Following this study, NASA started to promote the benefits of the 26-minute nap for astronauts and long-flight pilots. Why just 26 minutes? Well, pilots in the Rest Group who slept an average of 26 minutes experienced significant improvements in performance relative to pilots who didn’t. And also because after about 30 minutes of sleep, we typically enter stages 3 & 4 of our sleep cycle, commonly known as deep sleep. Stages 3 & 4 are necessary for physiological recovery (stages 2 and REM are associated with mental and cognitive recovery) and waking from these stages of sleep is often accompanied by feelings of grogginess, fatigue, and a general malaise. The further we get into our sleep cycle (typically 90 minutes in length), the more “painful” it is to awaken.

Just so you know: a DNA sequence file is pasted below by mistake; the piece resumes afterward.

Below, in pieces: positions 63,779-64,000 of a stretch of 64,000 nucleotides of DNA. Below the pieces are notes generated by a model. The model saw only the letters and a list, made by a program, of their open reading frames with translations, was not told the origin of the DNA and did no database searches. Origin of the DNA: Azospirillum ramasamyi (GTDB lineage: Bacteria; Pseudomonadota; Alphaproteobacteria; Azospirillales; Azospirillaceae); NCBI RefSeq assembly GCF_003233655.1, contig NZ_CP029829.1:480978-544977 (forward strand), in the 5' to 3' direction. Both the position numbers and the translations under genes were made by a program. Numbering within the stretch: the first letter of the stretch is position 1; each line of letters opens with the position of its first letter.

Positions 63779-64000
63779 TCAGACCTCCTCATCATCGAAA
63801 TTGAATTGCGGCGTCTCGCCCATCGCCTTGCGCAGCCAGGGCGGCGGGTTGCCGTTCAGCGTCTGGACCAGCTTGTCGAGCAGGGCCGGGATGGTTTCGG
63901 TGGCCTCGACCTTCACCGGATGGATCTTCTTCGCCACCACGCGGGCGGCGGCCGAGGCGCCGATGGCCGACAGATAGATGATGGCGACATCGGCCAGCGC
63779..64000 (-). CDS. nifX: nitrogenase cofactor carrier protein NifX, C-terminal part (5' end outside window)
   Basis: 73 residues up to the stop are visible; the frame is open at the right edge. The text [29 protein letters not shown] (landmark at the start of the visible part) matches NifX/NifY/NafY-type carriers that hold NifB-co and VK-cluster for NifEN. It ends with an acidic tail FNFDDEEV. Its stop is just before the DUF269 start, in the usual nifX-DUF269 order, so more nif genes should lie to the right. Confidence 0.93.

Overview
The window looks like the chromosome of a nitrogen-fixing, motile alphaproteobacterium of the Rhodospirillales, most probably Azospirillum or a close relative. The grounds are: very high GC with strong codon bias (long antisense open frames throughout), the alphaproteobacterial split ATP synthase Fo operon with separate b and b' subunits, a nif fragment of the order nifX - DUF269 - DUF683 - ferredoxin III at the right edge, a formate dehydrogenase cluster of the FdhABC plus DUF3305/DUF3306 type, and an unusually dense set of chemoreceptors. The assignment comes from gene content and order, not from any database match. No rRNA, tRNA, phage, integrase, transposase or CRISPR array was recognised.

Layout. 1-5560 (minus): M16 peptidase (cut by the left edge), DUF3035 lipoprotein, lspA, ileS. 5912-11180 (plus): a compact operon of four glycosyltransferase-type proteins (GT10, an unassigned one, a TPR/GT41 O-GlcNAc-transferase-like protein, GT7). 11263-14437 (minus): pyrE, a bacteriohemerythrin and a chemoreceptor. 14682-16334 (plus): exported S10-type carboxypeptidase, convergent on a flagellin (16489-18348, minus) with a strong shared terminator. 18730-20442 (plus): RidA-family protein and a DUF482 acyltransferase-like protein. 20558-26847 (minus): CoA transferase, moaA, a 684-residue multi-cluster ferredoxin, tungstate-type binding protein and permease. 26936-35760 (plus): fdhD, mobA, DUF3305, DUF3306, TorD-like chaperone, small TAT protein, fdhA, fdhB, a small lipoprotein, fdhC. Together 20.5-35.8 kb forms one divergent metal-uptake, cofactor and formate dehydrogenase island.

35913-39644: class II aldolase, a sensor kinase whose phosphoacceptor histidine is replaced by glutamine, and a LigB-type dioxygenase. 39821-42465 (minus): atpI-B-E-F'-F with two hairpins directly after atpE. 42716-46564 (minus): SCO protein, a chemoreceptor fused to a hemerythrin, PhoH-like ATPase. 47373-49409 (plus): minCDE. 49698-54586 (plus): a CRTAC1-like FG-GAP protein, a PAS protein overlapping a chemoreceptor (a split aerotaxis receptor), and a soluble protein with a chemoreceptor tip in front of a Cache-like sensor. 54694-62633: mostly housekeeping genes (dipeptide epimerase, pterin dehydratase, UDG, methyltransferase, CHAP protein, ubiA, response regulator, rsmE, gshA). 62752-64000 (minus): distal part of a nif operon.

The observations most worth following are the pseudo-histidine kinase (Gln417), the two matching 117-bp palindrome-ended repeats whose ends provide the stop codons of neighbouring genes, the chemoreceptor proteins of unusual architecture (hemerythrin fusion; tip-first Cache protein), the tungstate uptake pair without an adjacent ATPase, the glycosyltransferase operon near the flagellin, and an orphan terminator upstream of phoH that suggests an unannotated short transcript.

So next time you are planning an afternoon snooze or a recovery nap, it is recommended that you set your clock for 26 minutes or 90 minutes. If you’re able to do 90 minutes, you’ll achieve one entire sleep cycle and feel ready and rested; however, most of us aren’t able to take a 90 minute snooze at work, so set your clock for 26 minutes and enjoy the benefits of some mid-afternoon zzzz’s .
Now you have a legitimate and evidence-based excuse to nap (not that you needed one).
My friend recently introduced me to this incredible website. As I write, I’m listening to and loving the background music. The visuals are also beautiful (but I can’t look while I type).